Self Portrait 

by Edward J. Fraughton

Original Working Model for Monument
Price: $45,000
Status: Available
Size: 43 inches high
Series: 30
Media: Cast Bronze 

Wyoming Centennial Edition
Price: $12,500
Status: Available
Size: 19 inches high
Series: 60
Media: Cast Bronze 

The Spirit of Wyoming model was selected in a 1978 competition against some 23 works. The finished monument was completed and placed on the Wyoming State Capitol grounds in 1986.

The enlargement of the model into monumental scale was to have received a National Endowment for the Arts (NEA) grant for $50,000 to match state funding. However, because the State chose to select its own project rather than have the selection process controlled by NEA (even though the state acted within full compliance of the NEA guidelines), the NEA reduced its entitlement to $20,000. In the end, no money was ever forthcoming from NEA, so the monument was totally funded with state and private funds.

At the time of the monumentís creation, the Director of the Wyoming Arts Council mentioned that I should be prepared for a lot of controversy concerning the monument. When I asked, "Why?" I was told, "Because every public art project is surrounded by controversy. But donít worry,Ē the Director assured me, ďthe controversy eventually subsides after people get used to seeing the work in place." I commented that I didnít believe there would be any controversy in this case. When asked why I believed that, I said, "The idea that controversy is inevitable with the placing of public art is a myth. Controversy comes about mainly because abstract art is so often forced upon a disapproving public. This is not a controversial piece. It was created and named to represent the independent spirit and tenacity of the people of Wyoming - both its early settlers and these who currently live in the state. Since it specifically represents the people of Wyoming, I predict that this piece will never be controversial." And it never was.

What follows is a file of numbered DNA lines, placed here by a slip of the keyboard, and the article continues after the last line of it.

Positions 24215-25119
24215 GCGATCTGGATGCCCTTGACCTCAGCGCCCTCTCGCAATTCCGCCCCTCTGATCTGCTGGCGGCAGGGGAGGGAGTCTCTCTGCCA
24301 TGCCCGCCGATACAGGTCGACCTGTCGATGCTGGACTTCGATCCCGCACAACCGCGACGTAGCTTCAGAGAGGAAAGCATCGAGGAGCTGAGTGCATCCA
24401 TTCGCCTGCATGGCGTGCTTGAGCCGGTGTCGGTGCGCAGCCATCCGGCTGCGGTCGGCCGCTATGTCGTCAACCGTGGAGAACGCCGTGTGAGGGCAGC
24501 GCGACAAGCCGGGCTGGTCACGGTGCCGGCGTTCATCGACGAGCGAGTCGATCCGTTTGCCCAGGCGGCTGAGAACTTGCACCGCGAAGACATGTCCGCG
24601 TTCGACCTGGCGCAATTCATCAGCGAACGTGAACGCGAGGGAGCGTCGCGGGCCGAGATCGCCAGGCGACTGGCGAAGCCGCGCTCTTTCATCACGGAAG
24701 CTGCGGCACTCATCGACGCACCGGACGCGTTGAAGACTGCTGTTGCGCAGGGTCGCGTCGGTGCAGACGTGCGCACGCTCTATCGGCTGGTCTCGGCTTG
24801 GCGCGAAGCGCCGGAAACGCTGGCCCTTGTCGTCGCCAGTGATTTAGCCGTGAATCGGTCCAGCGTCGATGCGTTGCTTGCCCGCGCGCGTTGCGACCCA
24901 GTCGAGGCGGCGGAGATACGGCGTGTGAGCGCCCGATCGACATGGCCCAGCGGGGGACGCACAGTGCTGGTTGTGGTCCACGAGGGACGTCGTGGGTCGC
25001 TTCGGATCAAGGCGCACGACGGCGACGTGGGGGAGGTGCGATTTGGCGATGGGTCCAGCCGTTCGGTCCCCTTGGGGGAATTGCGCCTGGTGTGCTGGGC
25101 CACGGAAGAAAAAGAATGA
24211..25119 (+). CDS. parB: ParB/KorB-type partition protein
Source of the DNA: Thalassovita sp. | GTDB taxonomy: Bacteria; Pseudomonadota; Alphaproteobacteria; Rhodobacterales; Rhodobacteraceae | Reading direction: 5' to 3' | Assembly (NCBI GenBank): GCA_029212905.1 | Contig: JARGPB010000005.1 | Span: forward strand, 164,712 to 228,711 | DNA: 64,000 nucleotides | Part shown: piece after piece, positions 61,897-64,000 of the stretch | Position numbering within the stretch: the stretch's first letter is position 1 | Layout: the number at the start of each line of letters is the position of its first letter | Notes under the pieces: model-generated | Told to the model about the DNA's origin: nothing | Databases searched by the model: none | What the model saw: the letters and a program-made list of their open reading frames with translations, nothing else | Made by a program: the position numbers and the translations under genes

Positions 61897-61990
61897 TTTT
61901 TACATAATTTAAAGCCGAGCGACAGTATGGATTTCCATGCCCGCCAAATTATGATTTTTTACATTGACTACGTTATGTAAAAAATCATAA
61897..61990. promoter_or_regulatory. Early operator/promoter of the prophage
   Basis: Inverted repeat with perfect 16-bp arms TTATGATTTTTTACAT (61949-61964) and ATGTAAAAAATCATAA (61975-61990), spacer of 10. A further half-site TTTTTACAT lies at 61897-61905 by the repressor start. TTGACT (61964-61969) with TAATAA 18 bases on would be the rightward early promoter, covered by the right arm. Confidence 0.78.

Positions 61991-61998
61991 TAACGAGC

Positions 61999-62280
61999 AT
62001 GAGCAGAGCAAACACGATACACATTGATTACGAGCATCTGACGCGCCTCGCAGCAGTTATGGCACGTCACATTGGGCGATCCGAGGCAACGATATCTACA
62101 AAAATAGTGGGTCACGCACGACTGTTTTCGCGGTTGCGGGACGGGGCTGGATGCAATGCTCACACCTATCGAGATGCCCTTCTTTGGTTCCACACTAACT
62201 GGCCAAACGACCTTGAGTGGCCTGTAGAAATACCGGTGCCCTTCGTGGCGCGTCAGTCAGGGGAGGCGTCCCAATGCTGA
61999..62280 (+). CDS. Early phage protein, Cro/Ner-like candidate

I am indeed proud of The Spirit of Wyoming. To me, it represents one of my finest achievements. Unlike any other bucking bronco, the composition was designed to stand like an inverted pyramid, 19 feet high including its pedestal. It is full of high action, and whether or not the rider will stay on the horse is uncertain. Horse and rider move as one.

Thanks to the five major private donors who assisted the State of Wyoming in creating this monument, it has become a major focal point of the Capitol grounds. In 1990, to help celebrate the Wyoming State Centennial, a special Centennial Edition in slightly smaller scale to the original working model was also created and marketed.




Copyright © 2006 Edward J. Fraughton All Rights Reserved